Choosing Inks for Color Printing - Spot Color vs. Process Color
COLOR PRINTING: For those who aren't trained in printing or graphic design, it can all get very confusing. Most people who are taking the "Do It Yourself" approach to setting up files just look at colors on the computer screen, with maybe a handful that have access to a Pantone guide, but not really understanding it. If you're not familiar with how ink works and how colors are made, you could end up with some very UNEXPECTED results. This is the first of a series of blog posts that will hopefully help make sense of color, and how color is made in the world of commercial printing.
Spot Color vs. Process Color
When you're talking about Spot Color you're pretty much talking about the Pantone Matching System. Pantone created their Color Mixing and Color Matching system back in the 1960's and it's largely been accepted as the worldwide standard. All colors are mixed using the 14 mixing inks below. If you have a Pantone Formula Guide, they'll be on the first 2 pages. In most Adobe applications, it's the first 14 colors listed in their Pantone Swatches.
PANTONE Yellow 012
PANTONE Orange 021
|PANTONE Reflex Blue
PANTONE Red 032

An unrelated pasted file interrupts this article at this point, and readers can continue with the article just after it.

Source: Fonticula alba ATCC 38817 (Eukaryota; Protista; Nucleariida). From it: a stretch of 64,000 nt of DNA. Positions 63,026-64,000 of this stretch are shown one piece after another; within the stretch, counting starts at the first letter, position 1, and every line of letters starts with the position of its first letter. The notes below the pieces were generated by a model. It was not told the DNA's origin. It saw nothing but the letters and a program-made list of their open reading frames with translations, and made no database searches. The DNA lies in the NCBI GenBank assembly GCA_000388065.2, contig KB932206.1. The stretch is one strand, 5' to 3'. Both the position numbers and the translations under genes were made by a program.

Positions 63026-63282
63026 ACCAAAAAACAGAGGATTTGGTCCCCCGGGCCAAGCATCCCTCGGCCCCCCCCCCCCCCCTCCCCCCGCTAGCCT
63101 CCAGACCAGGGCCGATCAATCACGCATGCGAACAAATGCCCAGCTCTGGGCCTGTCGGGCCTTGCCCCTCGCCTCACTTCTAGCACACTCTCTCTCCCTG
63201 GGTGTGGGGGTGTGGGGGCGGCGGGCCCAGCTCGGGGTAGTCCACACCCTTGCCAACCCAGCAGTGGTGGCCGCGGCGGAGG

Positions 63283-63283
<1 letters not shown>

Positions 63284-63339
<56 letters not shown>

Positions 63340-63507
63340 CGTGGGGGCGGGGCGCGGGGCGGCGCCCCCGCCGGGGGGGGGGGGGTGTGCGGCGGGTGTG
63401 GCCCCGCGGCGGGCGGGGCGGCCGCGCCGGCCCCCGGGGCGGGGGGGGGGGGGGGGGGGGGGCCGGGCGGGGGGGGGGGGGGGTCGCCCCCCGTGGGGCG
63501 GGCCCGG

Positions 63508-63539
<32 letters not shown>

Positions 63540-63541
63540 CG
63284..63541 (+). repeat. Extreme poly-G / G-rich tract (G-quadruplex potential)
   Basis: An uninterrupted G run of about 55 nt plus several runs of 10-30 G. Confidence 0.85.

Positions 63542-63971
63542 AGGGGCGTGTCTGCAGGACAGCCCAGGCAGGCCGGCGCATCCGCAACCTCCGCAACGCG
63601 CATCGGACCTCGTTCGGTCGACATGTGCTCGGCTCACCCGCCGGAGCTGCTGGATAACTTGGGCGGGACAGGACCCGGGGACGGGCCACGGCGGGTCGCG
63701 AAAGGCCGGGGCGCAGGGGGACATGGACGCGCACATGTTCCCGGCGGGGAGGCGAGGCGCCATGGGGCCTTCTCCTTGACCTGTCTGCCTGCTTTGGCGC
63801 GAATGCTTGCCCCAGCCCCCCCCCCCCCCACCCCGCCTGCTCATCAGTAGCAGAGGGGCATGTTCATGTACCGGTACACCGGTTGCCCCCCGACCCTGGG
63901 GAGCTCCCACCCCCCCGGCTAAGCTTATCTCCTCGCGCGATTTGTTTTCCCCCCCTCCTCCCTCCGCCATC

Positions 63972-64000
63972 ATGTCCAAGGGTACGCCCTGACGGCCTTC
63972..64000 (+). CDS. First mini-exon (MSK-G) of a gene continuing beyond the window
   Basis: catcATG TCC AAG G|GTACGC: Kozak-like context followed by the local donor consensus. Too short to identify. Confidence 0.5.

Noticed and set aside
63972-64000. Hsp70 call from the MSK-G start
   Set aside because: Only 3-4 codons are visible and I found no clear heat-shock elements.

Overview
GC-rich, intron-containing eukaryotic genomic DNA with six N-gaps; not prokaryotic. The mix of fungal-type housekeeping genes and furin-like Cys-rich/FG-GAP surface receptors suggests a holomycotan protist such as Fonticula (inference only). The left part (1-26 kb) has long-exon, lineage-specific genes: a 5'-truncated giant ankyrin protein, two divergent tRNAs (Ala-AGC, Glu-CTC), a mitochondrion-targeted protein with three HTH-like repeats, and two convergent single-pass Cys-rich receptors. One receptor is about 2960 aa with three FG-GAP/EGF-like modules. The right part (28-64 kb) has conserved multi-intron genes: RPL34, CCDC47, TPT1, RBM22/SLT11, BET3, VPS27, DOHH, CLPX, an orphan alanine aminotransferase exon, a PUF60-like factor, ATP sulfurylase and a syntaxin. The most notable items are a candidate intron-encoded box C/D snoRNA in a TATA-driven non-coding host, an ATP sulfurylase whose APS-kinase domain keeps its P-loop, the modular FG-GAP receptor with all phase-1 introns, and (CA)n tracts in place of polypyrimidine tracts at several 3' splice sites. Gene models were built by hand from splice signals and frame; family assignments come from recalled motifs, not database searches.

PANTONE Process Blue
PANTONE Rubine Red
|PANTONE Blue 072
PANTONE Warm Red
PANTONE Rhodamine Red
Combinations of these colors, with the occasional use of PANTONE Transparent White, make up all the colors of the Pantone series. Kind of like paint chips at the hardware store, each color has a specific formula or recipe. A few key points to keep in mind:
- Printing Inks are NOT opaque! They are slightly translucent, which means the color of the paper effects the color. So PANTONE Blue 072 looks one way on white paper, but on natural, off-white, or colored papers it would pick up some of the color of the paper.
- Transparent White is NOT "white" ink.... but is actually CLEAR. As mentioned before, ink is translucent, so when you add "clear" it allows more of the paper to come through. This makes the color look like a lighter shade.
- Each different color is a different ink, including Black. So if your project is PANTONE 286, PANTONE Red 032, and Black, than it is a 3 color job and requires 3 plates.